The philharmonic just finished a series of 11 college campus concerts under the direction of Gerhard Samuel, the associate music director of the Music Center. The Saturday afternoon children's concerts usually sell out and have been particularly successful.
“I really think that the management and Mehta are making a sincere effort to go out to the people,” said Guarneri. “I don't know how well they have done it though. Our annual concert for Watts is an example. Actually we only got as close to Watts as Trade Tech. and even then there weren‘t many people in the audience. We did a token piece by a black composer that no one had ever heard of. Why not do something by Duke Ellington or someone else who is really into it’?
“Some of us in the orchestra wanted to play for members of Cesar Chavez' union when there was all of that trouble over the grape strike. Mehta even agreed to conduct, and he did, but I don't think he really understood what was going on. After the performance he turned to the audience and said. ‘Now that we have come to see you, we would like you to come to the Music Center and see us.’
“In addition to that, some of the members of the orchestra were angry that we even billed the performance ‘members of the L.A. Philharmonic.‘ They didn‘t want us to associate with the strikers.”
On the other hand, two years ago when students were striking to oppose Nixon's Vietnam policy, about half of the orchestra signed a letter criticizing the President.
The philharmonics problems with introducing new ideas into the strict system of serious music are the same problems that exist in other areas where a conservative element coexists with a liberal one. The orchestra is a microcosm of American society.
And as in any other part of that society, money plays an important role in the orchestra's operations. Each year the philharmonic runs a huge deficit which must be made up through donations.
The management insists that benefactors do not have any control over the material which the orchestra performs, but of course, if a wealthy benefactor doesn't like what is being done, he or she can simply stop contributing.
The construction of the Music Center was the project of wealthy patrons of the arts. There have been criticisms that instead of constructing one huge. expensive music complex in downtown L.A.. there should have been several concert halls built in many cities of Southern California.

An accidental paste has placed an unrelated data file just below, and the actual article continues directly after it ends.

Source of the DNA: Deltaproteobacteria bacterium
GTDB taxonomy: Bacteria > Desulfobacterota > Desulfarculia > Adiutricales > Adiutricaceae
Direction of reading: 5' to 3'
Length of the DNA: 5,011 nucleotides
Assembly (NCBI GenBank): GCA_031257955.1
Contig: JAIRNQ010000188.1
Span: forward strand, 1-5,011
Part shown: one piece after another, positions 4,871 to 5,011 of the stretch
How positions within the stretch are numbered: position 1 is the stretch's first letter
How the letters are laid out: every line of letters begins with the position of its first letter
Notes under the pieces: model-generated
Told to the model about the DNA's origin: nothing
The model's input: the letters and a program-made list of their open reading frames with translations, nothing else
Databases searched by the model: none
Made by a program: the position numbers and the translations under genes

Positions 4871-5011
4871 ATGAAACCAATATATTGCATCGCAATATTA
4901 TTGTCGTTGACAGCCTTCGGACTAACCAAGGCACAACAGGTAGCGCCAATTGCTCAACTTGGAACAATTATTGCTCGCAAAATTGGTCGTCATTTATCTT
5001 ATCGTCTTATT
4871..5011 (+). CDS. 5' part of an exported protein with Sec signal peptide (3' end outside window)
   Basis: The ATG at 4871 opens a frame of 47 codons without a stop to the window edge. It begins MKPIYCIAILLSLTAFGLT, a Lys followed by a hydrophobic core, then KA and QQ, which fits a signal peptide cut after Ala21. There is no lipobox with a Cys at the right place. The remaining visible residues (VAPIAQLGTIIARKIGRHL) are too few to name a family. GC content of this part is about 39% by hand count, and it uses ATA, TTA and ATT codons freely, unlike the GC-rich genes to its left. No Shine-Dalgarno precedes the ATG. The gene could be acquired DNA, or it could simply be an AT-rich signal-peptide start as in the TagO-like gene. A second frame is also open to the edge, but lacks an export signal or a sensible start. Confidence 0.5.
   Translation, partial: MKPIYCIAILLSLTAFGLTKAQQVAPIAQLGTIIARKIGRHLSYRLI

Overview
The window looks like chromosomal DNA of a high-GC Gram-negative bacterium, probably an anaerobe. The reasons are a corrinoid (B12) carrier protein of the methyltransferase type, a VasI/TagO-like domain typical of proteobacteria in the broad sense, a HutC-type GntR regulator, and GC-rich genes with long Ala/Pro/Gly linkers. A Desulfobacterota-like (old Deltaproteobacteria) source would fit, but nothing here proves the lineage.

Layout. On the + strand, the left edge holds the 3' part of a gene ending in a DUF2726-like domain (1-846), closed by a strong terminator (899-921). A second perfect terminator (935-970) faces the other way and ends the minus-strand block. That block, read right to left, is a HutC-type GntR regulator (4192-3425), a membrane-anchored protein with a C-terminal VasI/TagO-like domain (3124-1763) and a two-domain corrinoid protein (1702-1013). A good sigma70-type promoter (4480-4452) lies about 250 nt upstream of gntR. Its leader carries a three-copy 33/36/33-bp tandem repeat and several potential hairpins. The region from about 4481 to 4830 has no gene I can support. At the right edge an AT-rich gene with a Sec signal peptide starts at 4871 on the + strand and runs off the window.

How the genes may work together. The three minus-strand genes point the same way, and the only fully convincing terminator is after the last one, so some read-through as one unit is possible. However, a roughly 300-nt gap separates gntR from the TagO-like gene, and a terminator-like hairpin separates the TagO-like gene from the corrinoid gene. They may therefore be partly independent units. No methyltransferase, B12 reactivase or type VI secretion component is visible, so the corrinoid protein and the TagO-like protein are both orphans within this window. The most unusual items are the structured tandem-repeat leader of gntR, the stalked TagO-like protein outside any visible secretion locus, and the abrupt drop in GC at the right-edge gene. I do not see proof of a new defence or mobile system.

Some people agree with Nadel that a large complex like the Music Center is better than small concert halls in regard to the quality of sound. It is difficult, perhaps impossible, to guess what will happen to the concert form in the future. Perhaps people will begin to turn away from rock and pop and begin to get involved with concert music. Perhaps not. “I don't think there is a dying interest in concert music. There are no fewer listeners now than there have been throughout history,” said Nadel. “Perhaps I'm an elitist, but I think that the three percent of the population that we attract is really making it. You go out onto the street comer and do something and try to attract three percent of the total population. Three percent is a lot of people.”
Guarneri disagreed, “There are just too few orchestras in the nation. Not enough people can get to a performance,” he said.
“As a teacher of music I am beginning to reconsider encouraging kids to go into music. It is so hard to make it. If someone really is dedicated and wants to play music, he should be able to make a living at it. You almost have to wait for someone to die before you can get into a philharmonic orchestra.
“In fact, that is just what happened in my case. There were 10 persons at the audition and I got the position. I heard that a couple of months ago there was an opening for a horn player in Toronto and 150 people auditioned for the one spot.”
In the end, though, what happens to concert music will depend upon the supply and demand will certainly win out.
It will be up to the schools and the orchestras across the nation to appeal to the public. But whatever happens, it seems inconceivable that the listening tastes of Americans would degenerate to the point where the masterpieces of Beethoven, Bach and all the giants of music could be forgotten.